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Suppose $u$ is a vector-valued function in $\mathbb R^n$, i.e. $u(x)=(u_1 (x), u_2 (x), \cdots,u_n (x))$ for $x \in \mathbb R^n$. How to derive: $$\partial_j \partial_k u = \partial_j \partial_k (-\Delta)^{-1}\Delta u$$

So the theorem goes like this: "Let $\Omega$ be $\mathbb R^3$ and assume $-\Delta u = f$ in $\Omega$ and that $f$ belongs to $L^p (\Omega)$ for some $p \in (0, \infty)$. Then all second derivatives of $u$ can be bounded in $L^p$ in terms of $f$, namely $$\|\partial_j \partial_k u\|_p \leq C_p \|f\|_p".$$ Then the proof goes using the identity above.

For me, it means the inverse operator of Laplacian is $(-\Delta)^{-1}$ (but why with the negative sign?) or maybe I understand it wrong.

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  • $\begingroup$ Strictly speaking the Laplacian is not invertable as in there is not injective. But leaving some detail, I think you are forgetting some boundary conditions to state? Because in pde we can use the divergence theorem and usually using some boundary conditions we can kill one term and get rid of the Laplacian and obtain a $-u$. $\endgroup$
    – Kori
    Apr 21, 2017 at 5:00
  • $\begingroup$ @Kori Good point! So the theorem goes like this: "Let $\Omega$ be $\mathbb R^3$ and assume $-\Delta u = f$ in $\Omega$ and that $f$ belongs to $L^p (\Omega)$ for some $p \in (0, \infty)$. Then all second derivatives of $u$ can be bounded in $L^p$ in terms of $f$, namely $$\|\partial_j \partial_k u\|_p \leq C_p \|f\|_p$$". Then the proof goes using the identity in my question. $\endgroup$ Apr 21, 2017 at 5:16
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    $\begingroup$ Can you edit your question to add what you stated in the comment? That'd make it easier to read. The context really helps make more sense of the question. $\endgroup$ Apr 21, 2017 at 5:32
  • $\begingroup$ @JoonasIlmavirta Sure! $\endgroup$ Apr 21, 2017 at 5:35
  • $\begingroup$ Thanks! I made a little polishing edit (feel free to re-edit or roll back!) and gave an answer. I hope it clarifies things. $\endgroup$ Apr 21, 2017 at 5:48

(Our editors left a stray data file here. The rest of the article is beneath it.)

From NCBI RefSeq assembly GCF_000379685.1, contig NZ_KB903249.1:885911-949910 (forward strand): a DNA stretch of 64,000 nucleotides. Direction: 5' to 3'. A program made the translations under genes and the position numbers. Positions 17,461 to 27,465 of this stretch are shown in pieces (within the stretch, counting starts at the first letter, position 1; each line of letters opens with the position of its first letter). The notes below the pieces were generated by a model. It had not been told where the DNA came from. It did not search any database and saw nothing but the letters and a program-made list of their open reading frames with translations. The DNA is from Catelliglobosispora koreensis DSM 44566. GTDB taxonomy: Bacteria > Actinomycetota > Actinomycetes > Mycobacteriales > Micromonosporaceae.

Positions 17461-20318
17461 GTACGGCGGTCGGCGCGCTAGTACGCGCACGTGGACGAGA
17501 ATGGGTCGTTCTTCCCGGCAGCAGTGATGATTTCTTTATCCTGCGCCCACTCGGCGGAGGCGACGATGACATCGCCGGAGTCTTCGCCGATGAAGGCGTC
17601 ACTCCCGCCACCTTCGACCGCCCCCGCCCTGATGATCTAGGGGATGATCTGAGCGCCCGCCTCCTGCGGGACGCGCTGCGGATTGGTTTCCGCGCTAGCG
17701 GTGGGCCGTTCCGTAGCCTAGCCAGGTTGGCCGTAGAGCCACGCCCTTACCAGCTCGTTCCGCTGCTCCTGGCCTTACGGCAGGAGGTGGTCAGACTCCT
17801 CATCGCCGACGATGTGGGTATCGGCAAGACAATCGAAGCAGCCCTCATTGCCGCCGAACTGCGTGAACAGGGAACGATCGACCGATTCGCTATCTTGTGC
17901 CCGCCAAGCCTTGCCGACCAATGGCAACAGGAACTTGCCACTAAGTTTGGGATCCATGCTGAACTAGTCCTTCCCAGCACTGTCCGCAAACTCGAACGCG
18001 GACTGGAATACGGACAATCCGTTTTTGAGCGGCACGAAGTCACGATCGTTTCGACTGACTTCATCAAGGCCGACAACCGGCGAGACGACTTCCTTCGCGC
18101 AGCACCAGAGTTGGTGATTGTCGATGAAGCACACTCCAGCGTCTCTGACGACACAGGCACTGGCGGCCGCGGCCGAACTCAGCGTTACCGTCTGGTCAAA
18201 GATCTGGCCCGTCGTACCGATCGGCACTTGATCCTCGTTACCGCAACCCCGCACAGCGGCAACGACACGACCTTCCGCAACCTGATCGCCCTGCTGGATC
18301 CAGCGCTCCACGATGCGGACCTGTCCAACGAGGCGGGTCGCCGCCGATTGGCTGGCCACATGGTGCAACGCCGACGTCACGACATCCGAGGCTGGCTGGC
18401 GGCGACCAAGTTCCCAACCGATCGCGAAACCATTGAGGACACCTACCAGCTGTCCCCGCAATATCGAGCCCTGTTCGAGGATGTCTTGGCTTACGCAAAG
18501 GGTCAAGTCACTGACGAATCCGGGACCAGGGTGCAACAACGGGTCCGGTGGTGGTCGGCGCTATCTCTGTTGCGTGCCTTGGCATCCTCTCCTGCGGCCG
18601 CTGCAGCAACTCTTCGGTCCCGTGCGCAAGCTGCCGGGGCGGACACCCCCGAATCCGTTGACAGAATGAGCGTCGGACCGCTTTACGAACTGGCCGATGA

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From my point of view the question is not about the inverse of the Laplacian. One can indeed define the inverse of the Laplacian in suitable spaces, but I don't think that's a useful point of view here.

First, the equation $-\Delta u=f$ implies that the norm of $\sum_i\partial_i\partial_i u$ is the same as that of $f$. That is, you can estimate the sum of the diagonals of the Hessian $D^2u$ by $f$ in any space you like because they are the same thing. The big surprise is that in fact you can also estimate any matrix element of the Hessian — any $\partial_i\partial_ju$ — with $f$ as well.

Very roughly, the theorem says: If you know something about the Laplacian of $u$, then you know something about all second order partial derivatives of $u$.

Also, let me explain the negative sign. The Laplace operator $\Delta$ is a "negative operator" in the sense that all eigenvalues are necessarily negative (or zero). This negativity has many incarnations, and I mention two:

  1. If $\Delta g=\lambda g$ for $g\in W^{1,2}_0(\Omega)$, then $\lambda\leq0$.
  2. As a Fourier multiplies $\Delta=-|\xi|^2$ which is always non-positive.

Ask for more details in separate questions if you are interested. It follows that $-\Delta$ is a positive operator, and that makes taking powers more convenient. This is why things are often phrased in terms of $-\Delta$ rather than $\Delta$. In fact, some define the Laplacian to be $\Delta=-\sum_i\partial_i\partial_i$ to make it positive — beware of varying sign conventions!

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